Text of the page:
If the procurement system has limited knowledge about a particular product, cellular phones for example, it will put out a na´ve request for bids on cell phones, then XML mine the possibly hundreds of responses. This way, it can come up with a detailed specification for cellular phones which lists general attributes that every supplier meets the frequency of operation, say - and specific attributes that are available from only a few suppliers an "active flip" or voice activation.
People do this now, by combing through catalogs and talking to supplier salespeople, then filtering the information back to the requestor of the product or service. When people do it, they are forced to filter out many opportunities. With catalogs soon to be in XML form, it will be essential to at least have an automated assistant skilled in searching through reams of XML and capable of "learning" what is required through searching by XML mining. What is learnt in this phase can then be immediately applied in the next phase of procurement, exactly what XML is about.
The product specification needs to be tuned to specific requirements the organization may have. Values are assigned to particular attributes to show limits and desirability - for the cell phones it might be standby time, talk time, call quality, maximum price. Constraints may be added delivery of 50 within 3 weeks, or a relation between standby time and weight. A bid request is prepared and sent out the request itself may still have alternative clusters, either GSM or CDMA, say.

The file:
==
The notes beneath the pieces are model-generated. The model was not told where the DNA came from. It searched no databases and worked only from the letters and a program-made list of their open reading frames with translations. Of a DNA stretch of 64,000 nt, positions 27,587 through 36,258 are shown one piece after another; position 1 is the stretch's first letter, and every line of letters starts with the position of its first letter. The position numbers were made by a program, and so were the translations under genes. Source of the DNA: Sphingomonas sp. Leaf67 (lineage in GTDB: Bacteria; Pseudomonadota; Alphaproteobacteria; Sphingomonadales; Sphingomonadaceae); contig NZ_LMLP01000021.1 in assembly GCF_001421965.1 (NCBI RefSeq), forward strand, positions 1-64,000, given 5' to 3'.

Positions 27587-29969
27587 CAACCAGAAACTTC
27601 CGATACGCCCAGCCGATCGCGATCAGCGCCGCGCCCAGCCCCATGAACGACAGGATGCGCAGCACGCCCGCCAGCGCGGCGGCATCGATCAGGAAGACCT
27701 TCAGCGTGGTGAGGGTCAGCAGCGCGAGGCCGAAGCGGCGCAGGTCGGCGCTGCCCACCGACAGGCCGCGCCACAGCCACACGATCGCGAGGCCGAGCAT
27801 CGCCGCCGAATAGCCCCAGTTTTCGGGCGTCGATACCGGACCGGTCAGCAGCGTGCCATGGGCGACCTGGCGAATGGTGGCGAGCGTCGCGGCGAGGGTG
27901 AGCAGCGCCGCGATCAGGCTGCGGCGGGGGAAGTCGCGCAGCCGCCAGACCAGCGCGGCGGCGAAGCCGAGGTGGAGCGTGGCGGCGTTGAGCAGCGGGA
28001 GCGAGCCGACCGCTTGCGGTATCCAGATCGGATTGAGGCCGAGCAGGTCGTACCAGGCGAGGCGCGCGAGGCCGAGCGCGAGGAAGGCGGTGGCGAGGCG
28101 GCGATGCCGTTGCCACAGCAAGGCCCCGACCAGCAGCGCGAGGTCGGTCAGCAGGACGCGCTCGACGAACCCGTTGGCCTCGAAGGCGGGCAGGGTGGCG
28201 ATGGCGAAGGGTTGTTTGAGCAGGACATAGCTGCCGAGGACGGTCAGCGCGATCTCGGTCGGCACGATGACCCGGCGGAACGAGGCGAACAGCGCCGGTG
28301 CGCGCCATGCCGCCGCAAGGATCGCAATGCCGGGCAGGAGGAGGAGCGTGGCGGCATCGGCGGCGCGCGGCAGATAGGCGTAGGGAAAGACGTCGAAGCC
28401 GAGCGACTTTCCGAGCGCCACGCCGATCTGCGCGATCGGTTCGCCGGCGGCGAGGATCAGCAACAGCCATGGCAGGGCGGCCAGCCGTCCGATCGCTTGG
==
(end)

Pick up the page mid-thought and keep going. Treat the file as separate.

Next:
Some means of filtering bids is essential if the request has gone to an open market. Bids may come from all over, from suppliers never heard of before, and be structured in imaginative ways to avoid directly stating that they do not meet the requirements. Without effective filtering, the procurement system would be overrun with possibilities that need to be examined in detail. The system uses the logic in the business model to reject nonconforming bids. The remaining bids are shortlisted in order of desirability on the current parameters and constraints, with nonconforming options removed.
A supplier may have seen an opportunity to put together a structured bid they will upgrade phones for executives to a more expensive model if an order is placed on them for the full quantity. The procurement system needs to recognize variations on the theme of the bid request without rejecting the additional logic in the XML message as superfluous.
The requestor may wish to change the bid parameters and constraints after viewing offers that match or exceed the desired specification.
The system can be used to negotiate with shortlisted suppliers to come up with the best deal, with the requestor either in or out of the loop. If the requestor is out of the loop, the system needs a "negotiating stance", so it knows how far to move on the various parameters before breaking off negotiations and moving on to the next supplier.
Tupaise Cognition technology has the ability to read and analyze complex incoming XML messages, move useful information in the messages into its model, write outgoing XML messages from its model, and negotiate away any differences between the buyer and seller positions. Its ability ranges from removing small glitches in a tightly specified communication, to negotiating away considerable initial mismatch between buyer and seller.
The eCognition technology avoids the need for reprogramming to handle the continuing flux of change. It provides the ideal base for efficient business to business interactions in a dynamic environment.